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View Diary: I was (mostly) wrong about Elizabeth Warren (125 comments)

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  •  She has as much foreign policy experience (2+ / 0-)
    Recommended by:
    True North, Zack from the SFV

    as Obama when he ran for president.  

    Come on, she's better qualified to run for Senate than most male candidates.   That is a big concern, however.  Is Massachussetts ready to elect a woman to the Senate or are they still behind the times?

    "When will our consciences grow so tender that we will act to prevent human misery rather than avenge it?" Eleanor Roosevelt

    by Betty Pinson on Fri Sep 23, 2011 at 10:41:56 PM PDT

    [ Parent ]

    •  This is something that's always used against (1+ / 0-)
      Recommended by:
      Betty Pinson

      candidates by CNN and such, with bulgy-eyed Wolf Blitzer asking portenteous, unanswerable questions like, "will X's lack of foreign policy experience undermine her/his campaign?"

      But it's almost always hogwash, for a couple of reasons: firstly, the "concern" about foreign policy experience almost invariably contradicts the other thing they rattle on about: executive experience. If it happens to be the case that a Senator candidate for Pres. served on the Foreign Relations committee, they'll still say, "well, the other candidate is a Governor, who has experience running a state!" Well, okay, but unless that state had lots of fancy trade missions to wherever, their job is still more concerned with domestic state policy than with matters of international security.

      Look at Bush/Gore in 2000. We all knew that Gore had an infinitely more nuanced grasp of issues of foreign policy -- the Middle East, internecine conflict in the former Yugoslav states, Rwanda, etc. -- and that Bush had been out of country only a handful of times, almost always to Mexico. Did that matter a whiff?

      I recognize that the situation got turned around after 9/11, with foreign policy all of a sudden assuming the lion's share of our attention. Even then, though, we went with the candidate that was "tough" on war, rather than the one who -- having served in a combat capacity -- maybe actually knew more about what he was doing.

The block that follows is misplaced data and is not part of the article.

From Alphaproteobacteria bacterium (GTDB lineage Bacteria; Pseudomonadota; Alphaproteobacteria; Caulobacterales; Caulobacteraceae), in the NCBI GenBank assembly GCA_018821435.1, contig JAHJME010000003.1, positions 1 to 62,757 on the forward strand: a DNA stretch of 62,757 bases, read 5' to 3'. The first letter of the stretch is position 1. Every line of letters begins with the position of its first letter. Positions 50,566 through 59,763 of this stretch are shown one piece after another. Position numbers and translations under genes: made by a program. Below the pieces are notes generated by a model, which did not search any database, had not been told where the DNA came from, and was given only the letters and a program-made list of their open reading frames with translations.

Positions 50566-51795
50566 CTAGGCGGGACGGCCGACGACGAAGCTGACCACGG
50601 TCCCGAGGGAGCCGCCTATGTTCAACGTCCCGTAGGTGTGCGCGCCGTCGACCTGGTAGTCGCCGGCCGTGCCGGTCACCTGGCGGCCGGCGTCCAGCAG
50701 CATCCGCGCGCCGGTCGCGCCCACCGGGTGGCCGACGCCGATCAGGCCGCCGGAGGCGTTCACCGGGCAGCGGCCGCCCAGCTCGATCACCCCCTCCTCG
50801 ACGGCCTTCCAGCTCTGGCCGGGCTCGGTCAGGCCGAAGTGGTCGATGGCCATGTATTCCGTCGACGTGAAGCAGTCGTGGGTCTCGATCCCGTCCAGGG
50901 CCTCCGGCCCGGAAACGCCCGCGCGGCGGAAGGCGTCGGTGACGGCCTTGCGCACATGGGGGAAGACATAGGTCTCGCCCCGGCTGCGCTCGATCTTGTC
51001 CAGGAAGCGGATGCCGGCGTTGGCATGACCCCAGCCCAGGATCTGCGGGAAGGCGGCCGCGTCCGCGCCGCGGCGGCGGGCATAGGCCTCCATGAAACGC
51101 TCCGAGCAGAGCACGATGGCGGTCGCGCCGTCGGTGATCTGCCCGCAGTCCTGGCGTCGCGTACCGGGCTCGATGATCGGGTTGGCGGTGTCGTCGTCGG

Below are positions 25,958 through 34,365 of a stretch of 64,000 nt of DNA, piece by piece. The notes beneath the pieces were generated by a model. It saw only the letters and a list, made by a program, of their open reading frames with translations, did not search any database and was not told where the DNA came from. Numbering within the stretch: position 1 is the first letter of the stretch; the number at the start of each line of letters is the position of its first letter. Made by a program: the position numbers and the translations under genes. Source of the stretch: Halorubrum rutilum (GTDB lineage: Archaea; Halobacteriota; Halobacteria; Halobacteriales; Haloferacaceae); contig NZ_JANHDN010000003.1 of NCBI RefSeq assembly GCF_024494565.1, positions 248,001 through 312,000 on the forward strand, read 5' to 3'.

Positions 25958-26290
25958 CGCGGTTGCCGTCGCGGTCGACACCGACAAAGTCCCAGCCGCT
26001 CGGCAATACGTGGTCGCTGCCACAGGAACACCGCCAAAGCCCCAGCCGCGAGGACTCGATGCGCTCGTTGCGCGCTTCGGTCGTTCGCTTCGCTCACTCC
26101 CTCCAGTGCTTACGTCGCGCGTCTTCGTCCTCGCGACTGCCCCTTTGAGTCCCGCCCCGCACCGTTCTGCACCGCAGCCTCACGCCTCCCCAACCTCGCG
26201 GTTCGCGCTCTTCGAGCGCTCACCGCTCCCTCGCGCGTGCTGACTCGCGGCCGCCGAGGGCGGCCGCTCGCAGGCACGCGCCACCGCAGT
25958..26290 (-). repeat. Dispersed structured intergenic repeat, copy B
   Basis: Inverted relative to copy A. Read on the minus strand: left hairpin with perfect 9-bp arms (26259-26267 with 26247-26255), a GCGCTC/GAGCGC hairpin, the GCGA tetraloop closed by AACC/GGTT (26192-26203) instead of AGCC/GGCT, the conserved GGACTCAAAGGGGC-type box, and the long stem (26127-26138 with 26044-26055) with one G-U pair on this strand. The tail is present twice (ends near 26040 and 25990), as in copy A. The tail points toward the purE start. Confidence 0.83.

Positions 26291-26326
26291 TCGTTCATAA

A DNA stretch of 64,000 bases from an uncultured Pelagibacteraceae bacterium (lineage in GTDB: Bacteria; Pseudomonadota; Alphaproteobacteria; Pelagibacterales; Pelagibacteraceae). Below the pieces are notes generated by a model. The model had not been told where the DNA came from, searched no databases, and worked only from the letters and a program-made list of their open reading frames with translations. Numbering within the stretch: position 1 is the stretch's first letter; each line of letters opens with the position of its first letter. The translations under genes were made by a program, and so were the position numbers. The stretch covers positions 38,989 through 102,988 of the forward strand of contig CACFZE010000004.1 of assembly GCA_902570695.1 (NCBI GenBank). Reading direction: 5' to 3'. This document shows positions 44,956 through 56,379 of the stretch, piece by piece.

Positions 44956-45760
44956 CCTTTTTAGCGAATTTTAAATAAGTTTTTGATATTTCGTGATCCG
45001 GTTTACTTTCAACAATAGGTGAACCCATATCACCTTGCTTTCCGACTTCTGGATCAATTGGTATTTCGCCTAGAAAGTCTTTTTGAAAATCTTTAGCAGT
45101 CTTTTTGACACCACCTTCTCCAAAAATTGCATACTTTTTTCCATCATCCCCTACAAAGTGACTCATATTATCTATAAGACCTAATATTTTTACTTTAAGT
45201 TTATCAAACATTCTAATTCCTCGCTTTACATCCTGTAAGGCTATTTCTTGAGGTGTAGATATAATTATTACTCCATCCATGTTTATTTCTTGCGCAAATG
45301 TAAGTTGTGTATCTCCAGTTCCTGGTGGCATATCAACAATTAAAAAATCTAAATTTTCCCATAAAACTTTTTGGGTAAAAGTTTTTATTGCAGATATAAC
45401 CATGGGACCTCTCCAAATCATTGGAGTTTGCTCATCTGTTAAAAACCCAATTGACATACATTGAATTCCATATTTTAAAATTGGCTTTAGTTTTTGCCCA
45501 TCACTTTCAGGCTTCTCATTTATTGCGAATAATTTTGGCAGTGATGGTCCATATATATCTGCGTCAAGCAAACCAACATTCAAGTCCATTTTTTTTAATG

The other reason that the foreign policy shtick is hogwash is because Americans increasingly view foreign policy through the lens of, how does it affect them? In other words, it only registers on their radar to the degree that it seems to affect their pocketbook, their security, their peace of mind. 24/7 news networks, newspapers, and other media outlets have all relinquished their foreign news desks, and now let the BBC cover all the "hard" foreign policy news. This is a measure of their obsession with cost-cutting, to be sure, but it's also a measure of how much they think Americans actually care about foreign news coverage.

      In any event, I'm pretty confident -- as the diarist is not -- that domestic policy, in the form of the economy, is not going away anytime soon as the central issue facing most Americans. I think we're going to wish that it would go away, but that's not the same thing as no longer caring about it: as we get more deeply embroiled in the ongoing cluster**ck that is the global financial crisis, the domestic context is only going to be more prominent in the public's mind, not less.

      Nothing requires a greater effort of thought than arguments to justify the rule of non-thought. -- Milan Kundera

      by Dale on Sat Sep 24, 2011 at 06:29:10 AM PDT

      [ Parent ]

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